From Team Journey who came out of our prison program:
                                Jake Norotsky-US Army
"As a veteran of two tours in Iraq, I have struggled since my last deployment with the nightmares, anxiety and hyper vigilance from being down range. It was very difficult to put myself in a situation where there were large amounts of people around or even keep from getting overwhelmed while driving. After flying air assault missions in combat for 18 months, I couldn't find a way to calm myself down. My struggles caused a wall between myself and my fellow Soldiers, even my family and wife. Last September, I was just at the point of giving up, I met Phil Ruddock and he told me about this program where they train dogs to counteract the effects of PTSD. With nothing to lose, I filled out an application and entered the program. The first dog Phil introduced me to, Journey, was a perfect match. Under Phil's guidance and mentorship, we attended the eight week training course, we passed the final evaluation and earned our handler and service dog identification cards. Phil and Journey have completely changed not only my life, but my family's as well. Without the efforts of Brothers and Sisters Dog Training, I wouldn't have been able to coach the post girls softball team this year or taken my wife on a cruise for Valentine's Day. Journey continues to provide the support and confidence that allow me to gain my life back one day at a time. I recently went fishing again for the first time in six years and Journey was right there with me. This organization is taking on the task shirked by so many by caring for the thousands of veterans just like me that are trying to regain normalcy after serving their country. I am eternally grateful for the work Phil does and pray for this cause every day."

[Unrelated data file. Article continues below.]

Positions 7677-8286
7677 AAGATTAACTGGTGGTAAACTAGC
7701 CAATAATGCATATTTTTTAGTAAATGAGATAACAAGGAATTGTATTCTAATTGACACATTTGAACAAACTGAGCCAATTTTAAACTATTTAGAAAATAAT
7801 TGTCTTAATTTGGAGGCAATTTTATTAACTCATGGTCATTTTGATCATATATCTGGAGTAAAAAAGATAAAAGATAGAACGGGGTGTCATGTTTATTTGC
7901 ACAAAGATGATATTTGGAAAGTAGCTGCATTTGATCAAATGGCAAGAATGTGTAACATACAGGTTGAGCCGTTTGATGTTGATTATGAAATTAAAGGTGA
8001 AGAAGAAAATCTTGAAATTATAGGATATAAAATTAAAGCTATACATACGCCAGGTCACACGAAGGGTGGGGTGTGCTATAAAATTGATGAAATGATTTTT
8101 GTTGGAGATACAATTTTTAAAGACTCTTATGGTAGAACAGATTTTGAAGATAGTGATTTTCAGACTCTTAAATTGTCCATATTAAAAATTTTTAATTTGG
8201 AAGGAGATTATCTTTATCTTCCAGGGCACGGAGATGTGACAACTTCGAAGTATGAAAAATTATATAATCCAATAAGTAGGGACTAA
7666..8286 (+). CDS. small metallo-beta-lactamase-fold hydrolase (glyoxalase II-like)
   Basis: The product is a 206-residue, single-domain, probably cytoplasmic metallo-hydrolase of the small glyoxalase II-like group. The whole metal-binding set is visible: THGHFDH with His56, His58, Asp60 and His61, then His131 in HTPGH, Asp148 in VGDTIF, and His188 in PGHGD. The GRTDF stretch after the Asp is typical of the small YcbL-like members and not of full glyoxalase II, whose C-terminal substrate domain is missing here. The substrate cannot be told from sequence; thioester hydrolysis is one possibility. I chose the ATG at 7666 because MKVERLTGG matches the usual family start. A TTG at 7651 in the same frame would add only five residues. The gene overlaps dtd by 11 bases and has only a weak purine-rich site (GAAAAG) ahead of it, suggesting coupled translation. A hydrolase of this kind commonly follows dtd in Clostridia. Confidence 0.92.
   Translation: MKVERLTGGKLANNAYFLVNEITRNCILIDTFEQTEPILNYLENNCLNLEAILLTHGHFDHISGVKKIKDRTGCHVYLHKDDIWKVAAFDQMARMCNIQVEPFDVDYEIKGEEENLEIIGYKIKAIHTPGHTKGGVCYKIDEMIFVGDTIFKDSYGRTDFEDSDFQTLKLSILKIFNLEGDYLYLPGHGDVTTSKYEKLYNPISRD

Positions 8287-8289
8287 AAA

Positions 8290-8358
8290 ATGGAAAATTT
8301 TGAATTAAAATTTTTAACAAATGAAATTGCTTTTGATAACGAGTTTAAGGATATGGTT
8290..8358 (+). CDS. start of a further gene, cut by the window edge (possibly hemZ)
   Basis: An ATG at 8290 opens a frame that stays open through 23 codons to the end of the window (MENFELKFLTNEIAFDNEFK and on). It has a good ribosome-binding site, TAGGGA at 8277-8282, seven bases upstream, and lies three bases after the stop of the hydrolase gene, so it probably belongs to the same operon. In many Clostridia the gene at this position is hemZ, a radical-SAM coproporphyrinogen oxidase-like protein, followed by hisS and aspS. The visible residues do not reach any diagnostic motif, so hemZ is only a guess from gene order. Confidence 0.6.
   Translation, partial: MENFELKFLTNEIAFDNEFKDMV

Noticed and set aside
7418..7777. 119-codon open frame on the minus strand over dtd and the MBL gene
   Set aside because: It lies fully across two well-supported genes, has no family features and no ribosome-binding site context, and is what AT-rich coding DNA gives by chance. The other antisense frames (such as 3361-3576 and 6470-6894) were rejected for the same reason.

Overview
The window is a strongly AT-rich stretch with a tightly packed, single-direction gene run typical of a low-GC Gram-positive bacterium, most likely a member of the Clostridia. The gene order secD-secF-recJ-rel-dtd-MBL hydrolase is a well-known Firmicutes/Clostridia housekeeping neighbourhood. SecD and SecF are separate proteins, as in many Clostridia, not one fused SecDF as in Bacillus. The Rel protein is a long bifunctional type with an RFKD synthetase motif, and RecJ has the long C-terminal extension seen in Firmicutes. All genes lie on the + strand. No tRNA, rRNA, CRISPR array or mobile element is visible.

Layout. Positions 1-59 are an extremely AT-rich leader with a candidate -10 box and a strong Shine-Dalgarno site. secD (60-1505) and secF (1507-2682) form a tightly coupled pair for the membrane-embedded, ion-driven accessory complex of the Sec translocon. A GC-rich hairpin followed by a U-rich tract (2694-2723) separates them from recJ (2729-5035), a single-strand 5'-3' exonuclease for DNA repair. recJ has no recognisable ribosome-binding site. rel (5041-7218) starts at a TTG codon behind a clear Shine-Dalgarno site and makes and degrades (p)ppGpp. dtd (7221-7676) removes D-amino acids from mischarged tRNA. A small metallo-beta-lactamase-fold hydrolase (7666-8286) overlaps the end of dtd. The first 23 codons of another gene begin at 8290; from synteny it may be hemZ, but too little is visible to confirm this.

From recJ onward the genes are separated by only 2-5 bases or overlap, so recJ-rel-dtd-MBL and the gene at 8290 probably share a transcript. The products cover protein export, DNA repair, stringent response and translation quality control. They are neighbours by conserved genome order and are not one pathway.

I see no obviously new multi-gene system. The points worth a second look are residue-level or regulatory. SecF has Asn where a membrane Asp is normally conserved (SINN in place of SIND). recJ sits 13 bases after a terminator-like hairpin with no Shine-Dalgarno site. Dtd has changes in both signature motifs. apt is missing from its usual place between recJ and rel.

Please take the time to click on the link below and  visit our Brothers and Sisters In Arms Dog Training  website. Any size donation is a huge donation.

We would be happy to answer any questions you have! Thank you!!!Any help, no matter how small would be so greatly appreciated. We thank you in advance for any donation you can give. Our link to our website is below.


Jamie Killian-Coody
Leesville, LA
Brothers and Sisters in Arms Dog Training
Registered nonprofit
Donations are typically 100% tax deductible in the US.